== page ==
Native Elderberry is Sambucus Canadensis

One plant resource calls native Elderberry, Sambucus Canadensis, a multi-purpose plant, and indeed it is. The flowers feed pollinators, the berries feed birds, the shrubs provide habitat and humans have used the plant in dozens of ways for hundreds of years. 


Loaded with vitamins A, B and C plus some iron, the black, blue or red berries can be made into juice, concentrate, wine, jelly and medicinal concoctions. Although wildlife enjoys it, the raw fruit should not be consumed by humans. 

Elderflower water was on Victorian women’s dressing tables. They used it for baths and to maintain a soft complexion.  Elderflower tea was thought to calm the nerves, purify the blood, treat bronchitis and cure measles.

Commercially available Elderflower syrup is made from a flower extract. In Romania a beverage called socata is made by brewing the flowers with water, yeast and lemon, then fermenting it to create carbonation. Coca-Cola’s version is called Fanta Shokata.

Elderberries are made into syrup, jam, wine, chutney, fruit leather, salad dressing, muffins, and ketchup.

Driving around right now, large clumps of Elderberry Canadensis is noticeable along the side of the road because of the foot-wide flower heads. On sunny days the flowers are covered with pollinators from bees to butterflies.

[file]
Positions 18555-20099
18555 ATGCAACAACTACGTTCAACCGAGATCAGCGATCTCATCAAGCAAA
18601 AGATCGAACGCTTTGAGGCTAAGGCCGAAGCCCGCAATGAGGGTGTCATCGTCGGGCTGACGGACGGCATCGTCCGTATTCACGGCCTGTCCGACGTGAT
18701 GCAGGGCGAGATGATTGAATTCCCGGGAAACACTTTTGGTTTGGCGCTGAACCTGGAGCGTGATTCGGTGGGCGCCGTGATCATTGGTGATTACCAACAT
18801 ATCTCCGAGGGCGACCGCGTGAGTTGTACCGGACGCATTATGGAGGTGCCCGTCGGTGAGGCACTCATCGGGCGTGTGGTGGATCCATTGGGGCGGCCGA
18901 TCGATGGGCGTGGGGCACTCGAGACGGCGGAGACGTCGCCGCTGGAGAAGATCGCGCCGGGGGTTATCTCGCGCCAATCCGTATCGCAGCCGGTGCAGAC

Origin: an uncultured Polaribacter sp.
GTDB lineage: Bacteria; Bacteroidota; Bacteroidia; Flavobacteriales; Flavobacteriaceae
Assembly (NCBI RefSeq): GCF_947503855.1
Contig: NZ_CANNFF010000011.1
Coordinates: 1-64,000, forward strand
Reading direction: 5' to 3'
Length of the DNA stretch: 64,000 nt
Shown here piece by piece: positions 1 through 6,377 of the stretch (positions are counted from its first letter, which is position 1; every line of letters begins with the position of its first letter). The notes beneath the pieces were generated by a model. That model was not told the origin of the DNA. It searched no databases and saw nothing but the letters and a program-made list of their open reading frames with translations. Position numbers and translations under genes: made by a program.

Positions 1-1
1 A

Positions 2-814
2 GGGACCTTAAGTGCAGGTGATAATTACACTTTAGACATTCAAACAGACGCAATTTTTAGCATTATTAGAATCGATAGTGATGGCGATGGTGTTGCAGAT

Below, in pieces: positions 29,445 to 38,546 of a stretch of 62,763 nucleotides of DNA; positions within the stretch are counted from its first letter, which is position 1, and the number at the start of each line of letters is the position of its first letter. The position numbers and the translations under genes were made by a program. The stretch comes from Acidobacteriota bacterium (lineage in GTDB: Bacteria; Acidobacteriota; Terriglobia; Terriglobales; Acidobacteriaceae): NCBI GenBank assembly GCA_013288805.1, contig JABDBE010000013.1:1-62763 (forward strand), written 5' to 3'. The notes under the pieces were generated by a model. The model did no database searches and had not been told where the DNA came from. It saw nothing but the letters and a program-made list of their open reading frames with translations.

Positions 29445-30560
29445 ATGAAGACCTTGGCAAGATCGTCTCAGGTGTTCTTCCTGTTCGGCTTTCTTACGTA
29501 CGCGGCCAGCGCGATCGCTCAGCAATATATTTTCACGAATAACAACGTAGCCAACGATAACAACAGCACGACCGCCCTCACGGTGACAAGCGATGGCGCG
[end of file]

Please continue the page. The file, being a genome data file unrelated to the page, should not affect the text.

The native plants grow into large clumps. They are pest free and mostly disease free. Thanks to DNA testing, Elderberries are classified as Adoxaceae, and no longer classified as being honeysuckle relatives.

The native shrub is tall and scrubby and mostly grown in a back corner of the garden. Dozens of hybrids have been developed that provide plenty of flowers and fruit without the imposing size of Sambucus Canadensis. 

Online, the ornamental hybrids available include: York, Johns, Nourse,  Samdal, Samyl, Lemon Lace, Black Beauty, Blue, Variegated, Scotia, Black Lace, Nova Adams, European Red, Acutiloba, Maxima, Nova 1 and 2. The new types are said to have more fruit, better form and more attractive leaves.

Native Sambucus Canadensis hosts plenty of wildlife in our yard. We share roots and prune it every year to manage its size.

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